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Illustrated Gaming: The Lost Art of Game Boxes



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*The original edition of this article appeared on the Retro Revelations blog site.

If you’ve been following my work for long enough, you’ve probably picked up on the fact that I have a “thing” for classic gaming. In fact, I’d go so far as to say that while, yes, I do enjoy many modern games, personally, I consider the old, sprite-based games of yore to be the best. I think of many modern games, quite frankly, as “interactive entertainment”, more than “video games”, because to me, that just seems to be the direction that the industry has been heading now for a good long while.

Sufficed to say, I’ll always love the classics the most. There were so many things that were unique and, yes, “special” about the good old days, from Atari 2600 on through Super NES. And not the least of which, among so many great facets such as gameplay, sprite graphics, “chip tune” music, etc., were the games’ box artwork. Now mind you, not every game was created equal, naturally, and neither was all box art great, let alone good. Some of it, like many games themselves, just straight out sucked.

But, there was also a lot of truly, genuinely great, classic box art as well. There was even an ongoing phenomenon, dating back to the 2600, where many games had AMAZING box art, and that alone would lure potential buyers in, only to be revealed to have crappy games underneath once brought home. Of course, that was back when most game boxes didn’t show you a single picture of actual in-game graphics, something that didn’t become standard until the NES era.

Quite literally a work of art.

Above is a perfect example. Asteroids for Atari 2600 wasn’t exactly the best port of that arcade classic. It’s not terrible by any means, but the 2600 simply couldn’t pull off the real thing in its full glory. But that box art? It’s absolutely fantastic! That is the stuff of classic movie posters or old sci-fi novel covers. Bottom line: it’s just REALLY good art, in and of itself. And that’s what I’m talking about. You saw that a lot with old Atari games, and even those of it’s direct competitors like the Colecovision or Intellivision. Even if many of the games absolutely sucked, a fair lot of them, actual game be damned, had great looking artwork that was used specifically to sell the games.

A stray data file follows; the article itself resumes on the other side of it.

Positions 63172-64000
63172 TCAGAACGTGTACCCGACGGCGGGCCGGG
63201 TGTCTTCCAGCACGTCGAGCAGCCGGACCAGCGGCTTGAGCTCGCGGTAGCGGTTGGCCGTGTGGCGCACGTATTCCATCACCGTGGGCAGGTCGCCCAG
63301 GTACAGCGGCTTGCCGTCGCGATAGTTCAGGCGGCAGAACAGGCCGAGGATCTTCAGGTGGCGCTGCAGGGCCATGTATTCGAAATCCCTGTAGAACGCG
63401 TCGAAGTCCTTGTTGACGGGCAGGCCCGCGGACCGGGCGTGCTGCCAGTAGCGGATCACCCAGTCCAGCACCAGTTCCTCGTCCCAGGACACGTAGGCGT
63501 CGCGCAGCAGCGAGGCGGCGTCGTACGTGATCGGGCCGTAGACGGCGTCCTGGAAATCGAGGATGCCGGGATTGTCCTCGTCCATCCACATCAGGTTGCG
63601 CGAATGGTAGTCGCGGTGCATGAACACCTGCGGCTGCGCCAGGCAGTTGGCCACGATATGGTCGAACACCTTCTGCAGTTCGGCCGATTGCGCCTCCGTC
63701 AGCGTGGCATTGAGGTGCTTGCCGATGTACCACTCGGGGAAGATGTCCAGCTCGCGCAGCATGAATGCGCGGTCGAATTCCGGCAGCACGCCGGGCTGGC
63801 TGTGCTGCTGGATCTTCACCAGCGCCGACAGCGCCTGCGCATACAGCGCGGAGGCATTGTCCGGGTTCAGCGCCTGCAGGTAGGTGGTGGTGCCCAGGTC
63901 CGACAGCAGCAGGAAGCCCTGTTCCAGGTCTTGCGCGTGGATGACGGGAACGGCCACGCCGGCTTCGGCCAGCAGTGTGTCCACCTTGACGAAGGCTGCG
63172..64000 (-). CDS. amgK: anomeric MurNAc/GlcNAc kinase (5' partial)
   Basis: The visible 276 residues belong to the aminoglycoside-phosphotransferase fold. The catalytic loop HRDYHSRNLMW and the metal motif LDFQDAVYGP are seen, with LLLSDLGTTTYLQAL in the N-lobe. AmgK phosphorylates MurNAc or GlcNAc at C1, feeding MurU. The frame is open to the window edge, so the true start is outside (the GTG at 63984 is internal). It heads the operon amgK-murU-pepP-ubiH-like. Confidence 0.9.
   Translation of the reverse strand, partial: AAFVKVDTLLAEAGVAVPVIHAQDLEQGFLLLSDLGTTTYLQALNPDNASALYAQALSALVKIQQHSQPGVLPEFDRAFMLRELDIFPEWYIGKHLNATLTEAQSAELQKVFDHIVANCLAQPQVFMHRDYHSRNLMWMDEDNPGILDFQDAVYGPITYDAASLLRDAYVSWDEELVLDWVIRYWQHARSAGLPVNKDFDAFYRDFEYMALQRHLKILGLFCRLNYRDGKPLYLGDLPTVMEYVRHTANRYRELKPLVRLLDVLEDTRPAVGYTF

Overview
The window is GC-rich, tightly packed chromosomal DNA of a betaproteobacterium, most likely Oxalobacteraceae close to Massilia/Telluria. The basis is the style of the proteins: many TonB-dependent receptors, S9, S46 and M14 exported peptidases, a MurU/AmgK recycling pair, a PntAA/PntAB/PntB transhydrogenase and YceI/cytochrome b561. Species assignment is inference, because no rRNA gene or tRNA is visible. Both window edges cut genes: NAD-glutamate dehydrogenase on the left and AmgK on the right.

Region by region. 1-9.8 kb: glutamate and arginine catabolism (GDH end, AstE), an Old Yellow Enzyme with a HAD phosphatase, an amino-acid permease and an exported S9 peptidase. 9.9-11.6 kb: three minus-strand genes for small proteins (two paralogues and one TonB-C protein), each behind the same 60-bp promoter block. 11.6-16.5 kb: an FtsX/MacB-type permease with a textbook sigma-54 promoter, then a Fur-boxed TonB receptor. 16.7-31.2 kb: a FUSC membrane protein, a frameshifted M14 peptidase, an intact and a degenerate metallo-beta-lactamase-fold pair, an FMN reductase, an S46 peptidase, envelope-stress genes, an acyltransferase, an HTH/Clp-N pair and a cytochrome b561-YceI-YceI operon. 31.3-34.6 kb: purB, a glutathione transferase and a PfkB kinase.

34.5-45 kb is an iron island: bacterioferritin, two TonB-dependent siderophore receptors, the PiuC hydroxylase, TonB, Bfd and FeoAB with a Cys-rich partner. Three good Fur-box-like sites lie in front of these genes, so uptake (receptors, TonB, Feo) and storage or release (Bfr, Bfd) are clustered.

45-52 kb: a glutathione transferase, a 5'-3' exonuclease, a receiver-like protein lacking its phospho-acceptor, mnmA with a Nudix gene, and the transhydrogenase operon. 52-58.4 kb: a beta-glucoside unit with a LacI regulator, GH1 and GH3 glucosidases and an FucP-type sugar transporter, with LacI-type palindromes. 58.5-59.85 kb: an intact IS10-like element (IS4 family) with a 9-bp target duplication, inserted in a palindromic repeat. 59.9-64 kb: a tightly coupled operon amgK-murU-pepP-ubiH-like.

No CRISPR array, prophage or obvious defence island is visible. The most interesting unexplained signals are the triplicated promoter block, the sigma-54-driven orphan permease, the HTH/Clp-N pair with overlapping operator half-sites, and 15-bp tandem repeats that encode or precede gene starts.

Simple, yet elegant.

This one in particular holds memories and nostalgia for me. Space Invaders was one of the few 2600 games that I actually owned as a small child, inherited as a hand-me-down from an aunt of mine. While I, at the tender age of 4 or 5 years old, was absolutely no good at the game itself, and actually kinda hated it because it was so damn hard to me at the time, I really loved the artwork for it.

Even though those spaceships don’t look anything like the actual “Space Invader” enemies from the game itself, this art still captivated my attention as a child. I would often just hold the cartridge and stare at the seemingly giant cities in the domes on these ships, and wonder to myself where they came from and what they were all about. They say “a picture is worth a thousand words”, and it really can be, as my childhood fascination with this particular box art is a testament to the power of art in general.

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